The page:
Although there is great enthusiasm in both the public and private sector for the further development and use of large-scale consumer-facing public health applications for mobile platforms, little is known about user experience and satisfaction with this type of approach. As a part of the Beacon Community Cooperative Agreement Program, txt4health, a public-facing, mobile phone-based health information service targeting type 2 diabetes, was launched in 3 Beacon Communities: the Southeast Michigan Beacon Community in Detroit, MI, the Greater Cincinnati Beacon Community in Cincinnati, OH, and the Crescent City Beacon Community in New Orleans, LA. This program was marketed via large public health campaigns and drew many users within the respective communities.
To investigate the geographic variation in the average teenage birth rates by county in the contiguous United States.
There are an estimated 25.8 million American children and adults, equivalent to 8.3% of the US population, living with diabetes. Diabetes is particularly burdensome on minority populations. The use of mobile technologies for reaching broad populations is a promising approach, given its wide footprint and ability to deliver inexpensive personalized messages, to increase awareness of type 2 diabetes and promote behavior changes targeting risk factors associated with type 2 diabetes. As a part of the Beacon Community Cooperative Agreement Program, txt4health, a public-facing mobile health information service, was launched in 3 Beacon Communities: the Southeast Michigan Beacon Community in Detroit, MI, the Greater Cincinnati Beacon Community in Cincinnati, OH, and the Crescent City Beacon Community in New Orleans, LA. Txt4health is a mobile health information service designed to help people understand their risk for type 2 diabetes and become more informed about the steps they can take to lead healthy lives.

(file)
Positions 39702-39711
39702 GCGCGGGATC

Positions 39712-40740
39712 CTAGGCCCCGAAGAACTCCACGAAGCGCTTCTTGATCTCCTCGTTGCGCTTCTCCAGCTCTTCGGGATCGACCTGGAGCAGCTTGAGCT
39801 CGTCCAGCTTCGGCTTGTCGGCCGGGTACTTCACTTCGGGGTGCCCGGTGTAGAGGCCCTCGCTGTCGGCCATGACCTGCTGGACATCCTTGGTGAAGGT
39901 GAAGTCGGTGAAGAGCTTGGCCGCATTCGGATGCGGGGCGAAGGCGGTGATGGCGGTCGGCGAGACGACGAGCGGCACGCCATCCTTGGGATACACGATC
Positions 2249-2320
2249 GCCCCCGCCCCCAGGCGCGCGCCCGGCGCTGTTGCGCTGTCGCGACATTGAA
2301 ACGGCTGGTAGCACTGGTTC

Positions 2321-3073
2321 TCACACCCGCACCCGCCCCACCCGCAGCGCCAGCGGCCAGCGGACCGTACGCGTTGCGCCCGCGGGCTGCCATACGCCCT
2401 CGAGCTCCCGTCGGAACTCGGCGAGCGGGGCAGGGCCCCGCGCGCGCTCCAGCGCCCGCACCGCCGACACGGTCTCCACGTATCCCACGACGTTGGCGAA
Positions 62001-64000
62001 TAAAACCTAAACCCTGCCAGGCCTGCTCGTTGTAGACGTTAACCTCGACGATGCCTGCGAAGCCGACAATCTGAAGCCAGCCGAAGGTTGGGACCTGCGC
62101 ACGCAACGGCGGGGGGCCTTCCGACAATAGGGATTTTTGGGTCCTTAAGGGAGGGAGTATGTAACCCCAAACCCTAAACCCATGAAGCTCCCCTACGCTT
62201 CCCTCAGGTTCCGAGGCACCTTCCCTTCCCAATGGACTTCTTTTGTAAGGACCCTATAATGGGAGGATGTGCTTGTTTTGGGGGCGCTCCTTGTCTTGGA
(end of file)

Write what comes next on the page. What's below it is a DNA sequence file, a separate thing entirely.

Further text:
The United States Gulf Coast’s current risk to Zika transmitted by Aedes aegypti mosquitoes can be traced back to some important federal health policy decisions made during the 1960s.
The 2010 British Petroleum (BP) Deepwater Horizon oil spill highlighted long-standing questions about energy exploration and its social and environmental implications. Sociologists studying environmental disasters have documented the social impacts resulting from these events and dissatisfaction with government and industry responses. In this paper, we use data from a survey conducted during the Gulf of Mexico oil spill to examine how Louisiana and Florida residents' social backgrounds, experiences with the spill, and trust in information sources predict their perceptions of governmental and BP response efforts. We find that direct personal impacts and compensation strongly influence the evaluations of responding organizations. Age and place of residence also predict such assessments. Finally, levels of confidence in television news and BP as sources of information appear to shape Gulf Coast residents' opinions about the work of organizations responding to the Deepwater Horizon disaster.
Thrombocytopenia is a very frequent disorder in the intensive care unit. Many etiologies should be searched, and therapeutic approaches differ according to these different causes. However, no guideline exists regarding optimum practices for these situations in critically ill patients. We present recommendations for the management of thrombocytopenia in intensive care unit, excluding pregnancy, developed by an expert group of the French-Language Society of Intensive Care (Societe de Reanimation de Langue Francaise (SRLF), the French Language Group of Paediatric Intensive Care and Emergencies (GFRUP) and of the Haemostasis and Thrombosis Study Group (GEHT) of the French Society of Haematology (SFH). The recommendations cover six fields of application: definition, epidemiology, and prognosis; diagnostic approach; therapeutic aspects; thrombocytopenia and sepsis; iatrogenic thrombocytopenia, with a special focus on heparin-induced thrombocytopenia; and thrombotic microangiopathy.